The remains of an ancient village found along the Sile river place the origins of Treviso in the Bronze Age (15th century BC). The city was inhabited by the Veneti starting in the 10th century BC, who were granted Roman citizenship in 49 BC.
In the early Middle Ages Treviso became a flourishing city under the Carolingians, when it became the capital of a March and had a mint. The year 1164 was important: it was then that the Emperor Frederick I recognized the city as a free commune. Thus began its most glorious period, Treviso extended its domain, adorned itself with new churches and buildings and held knightly feasts hosting poets and troubadours, which earned it the name of "Joyous and harmonious March". It fell under the tyranny of Ezzelino da Romano in 1237; from that point on the city passed from hand to hand, tormented by war and civil clashes for more than a century.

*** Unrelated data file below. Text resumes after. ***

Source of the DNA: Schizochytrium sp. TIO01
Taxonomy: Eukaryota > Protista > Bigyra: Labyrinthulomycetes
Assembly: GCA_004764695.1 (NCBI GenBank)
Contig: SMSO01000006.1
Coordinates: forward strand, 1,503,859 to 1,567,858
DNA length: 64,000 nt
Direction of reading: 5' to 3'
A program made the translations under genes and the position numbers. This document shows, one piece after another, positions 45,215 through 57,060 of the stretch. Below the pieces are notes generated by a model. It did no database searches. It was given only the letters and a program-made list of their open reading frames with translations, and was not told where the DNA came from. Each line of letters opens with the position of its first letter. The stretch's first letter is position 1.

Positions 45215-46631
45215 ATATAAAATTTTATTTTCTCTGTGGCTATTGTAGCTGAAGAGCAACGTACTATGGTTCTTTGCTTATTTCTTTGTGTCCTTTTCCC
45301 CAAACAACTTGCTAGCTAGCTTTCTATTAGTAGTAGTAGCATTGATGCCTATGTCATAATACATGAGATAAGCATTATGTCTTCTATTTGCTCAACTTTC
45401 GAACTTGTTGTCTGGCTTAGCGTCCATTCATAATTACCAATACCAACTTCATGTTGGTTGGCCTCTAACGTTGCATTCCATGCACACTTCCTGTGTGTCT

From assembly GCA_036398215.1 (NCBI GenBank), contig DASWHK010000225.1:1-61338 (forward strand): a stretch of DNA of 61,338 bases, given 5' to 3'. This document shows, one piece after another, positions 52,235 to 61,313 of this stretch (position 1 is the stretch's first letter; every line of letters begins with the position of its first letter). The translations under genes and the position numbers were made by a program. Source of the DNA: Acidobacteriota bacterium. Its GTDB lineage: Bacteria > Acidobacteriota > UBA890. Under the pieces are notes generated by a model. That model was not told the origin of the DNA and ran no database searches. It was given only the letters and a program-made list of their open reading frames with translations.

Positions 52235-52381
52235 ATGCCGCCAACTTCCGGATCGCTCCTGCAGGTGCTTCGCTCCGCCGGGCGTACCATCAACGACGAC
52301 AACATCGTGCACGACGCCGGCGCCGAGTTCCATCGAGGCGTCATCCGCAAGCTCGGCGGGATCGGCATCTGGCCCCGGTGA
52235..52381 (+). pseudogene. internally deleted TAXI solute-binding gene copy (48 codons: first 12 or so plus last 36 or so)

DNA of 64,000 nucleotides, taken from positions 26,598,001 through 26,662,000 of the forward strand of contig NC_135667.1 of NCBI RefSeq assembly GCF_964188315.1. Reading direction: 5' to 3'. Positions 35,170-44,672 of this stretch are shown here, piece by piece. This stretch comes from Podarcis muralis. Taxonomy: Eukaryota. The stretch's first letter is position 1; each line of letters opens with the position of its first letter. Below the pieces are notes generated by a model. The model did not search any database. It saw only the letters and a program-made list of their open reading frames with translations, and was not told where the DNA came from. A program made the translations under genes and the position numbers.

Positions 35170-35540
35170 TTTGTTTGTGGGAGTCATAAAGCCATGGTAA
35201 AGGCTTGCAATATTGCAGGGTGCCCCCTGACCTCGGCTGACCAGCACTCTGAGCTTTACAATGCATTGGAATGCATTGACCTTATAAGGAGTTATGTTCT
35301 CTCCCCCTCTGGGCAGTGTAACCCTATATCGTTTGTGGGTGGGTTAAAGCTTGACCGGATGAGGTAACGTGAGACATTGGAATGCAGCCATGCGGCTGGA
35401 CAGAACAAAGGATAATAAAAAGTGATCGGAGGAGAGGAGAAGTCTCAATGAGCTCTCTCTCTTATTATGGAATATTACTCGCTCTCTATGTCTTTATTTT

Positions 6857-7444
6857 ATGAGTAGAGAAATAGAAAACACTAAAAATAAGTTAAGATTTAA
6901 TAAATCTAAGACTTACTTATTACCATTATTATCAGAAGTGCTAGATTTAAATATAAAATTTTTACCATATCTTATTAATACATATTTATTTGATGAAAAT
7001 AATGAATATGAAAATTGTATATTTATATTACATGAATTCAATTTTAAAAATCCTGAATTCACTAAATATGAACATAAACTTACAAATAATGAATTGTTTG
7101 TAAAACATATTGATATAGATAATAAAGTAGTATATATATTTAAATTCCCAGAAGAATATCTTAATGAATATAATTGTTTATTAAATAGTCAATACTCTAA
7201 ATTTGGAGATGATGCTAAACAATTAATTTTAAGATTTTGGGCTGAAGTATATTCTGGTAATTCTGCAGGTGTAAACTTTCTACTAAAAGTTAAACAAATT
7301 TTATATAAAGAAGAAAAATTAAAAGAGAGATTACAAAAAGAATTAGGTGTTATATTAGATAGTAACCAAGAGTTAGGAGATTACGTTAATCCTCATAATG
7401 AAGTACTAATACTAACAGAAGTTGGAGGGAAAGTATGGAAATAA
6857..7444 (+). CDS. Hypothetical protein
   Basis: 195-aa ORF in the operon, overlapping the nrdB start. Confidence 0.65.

The population of Treviso joined forces with Venice in 1389 leading to a long and prosperous time of peace for the city. Treviso became filled with buildings and frescoes in Venetian Gothic style. In 1509 Venice decided to give the city new fortifications to be able to defend its territories to the north. The current walls and gates date back to this period.
Treviso fell along with Venice in 1797 to the aggression of Napoleon's armies. The city then fell under Austrian domain until 15 July 1866, when Italian bersaglieri liberated it, marking its annexation to the Kingdom of Italy. During World War II Treviso suffered heavy losses; in 1944 American bombing caused thousands of victims destroying many buildings and historic landmarks.
HOW TO REACH THE TOWN OF TREVISO
WHERE TO STAY IN TREVISO
WHERE TO EAT IN TREVISO